The Bledsoe twins comment that their dad was difficult to live with and work for is trash talk..if they didn’t like living with daddy they could have gotten their own place and if he was so difficult to work for they could have worked somewhere else.. If they didn’t like daddy they could have refused to speak to him or associate with him. Murder is not a healthy option when you don’t like someone. Obviously they didn’t like daddy but they wanted his business and any savings he had. Yet they blame their father’s behavior for what they did and he is accepting that blame.

I hope Mr. Bledsoe can come to terms with what his sons are and move on with his life. While I agree that he should get the bitterness out of his heart….to support these cold blooded would be killers is not, in my opinion, a healthy or a wise choice.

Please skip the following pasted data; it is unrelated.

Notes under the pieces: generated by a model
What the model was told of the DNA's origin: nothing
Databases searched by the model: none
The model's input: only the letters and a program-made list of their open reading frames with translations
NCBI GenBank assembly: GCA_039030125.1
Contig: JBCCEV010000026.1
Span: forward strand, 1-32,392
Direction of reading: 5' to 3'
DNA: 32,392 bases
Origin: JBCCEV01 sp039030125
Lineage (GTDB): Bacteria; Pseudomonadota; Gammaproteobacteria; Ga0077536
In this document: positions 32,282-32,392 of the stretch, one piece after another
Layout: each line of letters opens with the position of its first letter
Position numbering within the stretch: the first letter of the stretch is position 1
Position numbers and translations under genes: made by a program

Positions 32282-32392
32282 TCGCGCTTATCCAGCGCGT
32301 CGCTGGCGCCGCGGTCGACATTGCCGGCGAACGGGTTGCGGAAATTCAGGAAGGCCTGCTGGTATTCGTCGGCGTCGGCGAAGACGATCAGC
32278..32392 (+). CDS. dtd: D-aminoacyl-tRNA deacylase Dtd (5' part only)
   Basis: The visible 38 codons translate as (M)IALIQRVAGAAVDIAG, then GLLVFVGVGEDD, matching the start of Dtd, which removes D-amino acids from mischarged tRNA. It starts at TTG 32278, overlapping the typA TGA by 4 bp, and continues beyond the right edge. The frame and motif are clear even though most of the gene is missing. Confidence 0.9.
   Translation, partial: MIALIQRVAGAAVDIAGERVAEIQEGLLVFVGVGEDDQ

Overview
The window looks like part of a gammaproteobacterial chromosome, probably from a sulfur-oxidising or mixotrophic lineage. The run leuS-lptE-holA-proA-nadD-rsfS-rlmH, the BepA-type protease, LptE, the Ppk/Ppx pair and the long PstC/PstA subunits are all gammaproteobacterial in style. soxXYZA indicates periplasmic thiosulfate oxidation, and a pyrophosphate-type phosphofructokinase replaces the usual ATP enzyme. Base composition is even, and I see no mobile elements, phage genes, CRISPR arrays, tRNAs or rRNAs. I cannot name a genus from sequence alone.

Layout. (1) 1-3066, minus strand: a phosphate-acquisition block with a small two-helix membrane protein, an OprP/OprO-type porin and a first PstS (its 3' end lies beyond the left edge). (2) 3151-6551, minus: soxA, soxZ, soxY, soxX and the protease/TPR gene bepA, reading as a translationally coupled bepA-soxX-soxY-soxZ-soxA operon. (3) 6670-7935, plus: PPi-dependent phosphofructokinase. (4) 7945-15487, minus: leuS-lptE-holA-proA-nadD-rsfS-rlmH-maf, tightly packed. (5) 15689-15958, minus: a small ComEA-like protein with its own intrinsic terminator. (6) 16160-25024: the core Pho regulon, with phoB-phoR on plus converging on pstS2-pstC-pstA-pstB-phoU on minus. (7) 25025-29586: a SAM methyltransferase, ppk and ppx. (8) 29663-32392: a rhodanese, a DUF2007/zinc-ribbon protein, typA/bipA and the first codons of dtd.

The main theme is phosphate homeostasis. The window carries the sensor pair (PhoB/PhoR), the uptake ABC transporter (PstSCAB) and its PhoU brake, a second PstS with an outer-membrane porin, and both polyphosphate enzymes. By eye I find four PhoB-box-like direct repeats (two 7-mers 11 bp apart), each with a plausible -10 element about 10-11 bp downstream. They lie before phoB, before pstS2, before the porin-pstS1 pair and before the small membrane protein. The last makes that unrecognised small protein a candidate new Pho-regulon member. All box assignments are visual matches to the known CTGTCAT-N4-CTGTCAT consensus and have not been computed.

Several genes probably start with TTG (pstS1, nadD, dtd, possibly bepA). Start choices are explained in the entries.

It’s also possible that Mr. Bledsoe was abusive to them as children and that they are trauma bonded to him and, like an abused wife, found it impossible to “leave” so decided to burn daddy to death and then be able to keep the family business for themselves. There are all kinds of ways this could have played out in the drama of the family of origin, and none of them are healthy.

 

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  7 Responses to “Sons Try to Burn Father Many Possible "Reasons" Why

  1. Joyce, the Bledsoe man’s denial of what his sons truly are is just one example of zillions – parent’s REFUSE to acknowledge that their children are what they are.